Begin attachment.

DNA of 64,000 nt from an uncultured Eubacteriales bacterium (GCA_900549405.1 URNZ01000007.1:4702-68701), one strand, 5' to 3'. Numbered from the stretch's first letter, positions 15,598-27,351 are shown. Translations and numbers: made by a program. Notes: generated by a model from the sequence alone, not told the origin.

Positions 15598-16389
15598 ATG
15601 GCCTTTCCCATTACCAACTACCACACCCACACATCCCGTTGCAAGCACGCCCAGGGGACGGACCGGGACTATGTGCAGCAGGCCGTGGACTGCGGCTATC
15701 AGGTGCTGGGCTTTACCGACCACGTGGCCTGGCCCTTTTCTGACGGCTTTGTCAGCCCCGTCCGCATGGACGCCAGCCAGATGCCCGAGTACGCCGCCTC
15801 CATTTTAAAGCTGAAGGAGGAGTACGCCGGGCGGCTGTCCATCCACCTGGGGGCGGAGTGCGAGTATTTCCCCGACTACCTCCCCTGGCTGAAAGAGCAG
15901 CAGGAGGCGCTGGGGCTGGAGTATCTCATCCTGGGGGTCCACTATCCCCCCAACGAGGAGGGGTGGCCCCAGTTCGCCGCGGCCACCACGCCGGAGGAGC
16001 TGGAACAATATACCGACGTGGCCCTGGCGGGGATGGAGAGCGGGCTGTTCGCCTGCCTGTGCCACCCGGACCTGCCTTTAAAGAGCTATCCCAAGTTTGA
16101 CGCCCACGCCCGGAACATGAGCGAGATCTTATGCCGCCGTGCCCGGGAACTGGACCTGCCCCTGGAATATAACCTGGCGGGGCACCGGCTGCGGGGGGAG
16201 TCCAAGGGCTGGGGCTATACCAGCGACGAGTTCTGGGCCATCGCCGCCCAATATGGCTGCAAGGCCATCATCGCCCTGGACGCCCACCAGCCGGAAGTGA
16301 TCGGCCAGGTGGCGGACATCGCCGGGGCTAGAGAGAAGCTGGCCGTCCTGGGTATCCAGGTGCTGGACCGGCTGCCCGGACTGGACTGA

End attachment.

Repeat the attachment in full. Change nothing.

DNA of 64,000 nt from an uncultured Eubacteriales bacterium (GCA_900549405.1 URNZ01000007.1:4702-68701), one strand, 5' to 3'. Numbered from the stretch's first letter, positions 15,598-27,351 are shown. Translations and numbers: made by a program. Notes: generated by a model from the sequence alone, not told the origin.

Positions 15598-16389
15598 ATG
15601 GCCTTTCCCATTACCAACTACCACACCCACACATCCCGTTGCAAGCACGCCCAGGGGACGGACCGGGACTATGTGCAGCAGGCCGTGGACTGCGGCTATC
15701 AGGTGCTGGGCTTTACCGACCACGTGGCCTGGCCCTTTTCTGACGGCTTTGTCAGCCCCGTCCGCATGGACGCCAGCCAGATGCCCGAGTACGCCGCCTC
15801 CATTTTAAAGCTGAAGGAGGAGTACGCCGGGCGGCTGTCCATCCACCTGGGGGCGGAGTGCGAGTATTTCCCCGACTACCTCCCCTGGCTGAAAGAGCAG
15901 CAGGAGGCGCTGGGGCTGGAGTATCTCATCCTGGGGGTCCACTATCCCCCCAACGAGGAGGGGTGGCCCCAGTTCGCCGCGGCCACCACGCCGGAGGAGC
16001 TGGAACAATATACCGACGTGGCCCTGGCGGGGATGGAGAGCGGGCTGTTCGCCTGCCTGTGCCACCCGGACCTGCCTTTAAAGAGCTATCCCAAGTTTGA
16101 CGCCCACGCCCGGAACATGAGCGAGATCTTATGCCGCCGTGCCCGGGAACTGGACCTGCCCCTGGAATATAACCTGGCGGGGCACCGGCTGCGGGGGGAG
16201 TCCAAGGGCTGGGGCTATACCAGCGACGAGTTCTGGGCCATCGCCGCCCAATATGGCTGCAAGGCCATCATCGCCCTGGACGCCCACCAGCCGGAAGTGA
16301 TCGGCCAGGTGGCGGACATCGCCGGGGCTAGAGAGAAGCTGGCCGTCCTGGGTATCCAGGTGCTGGACCGGCTGCCCGGACTGGACTGA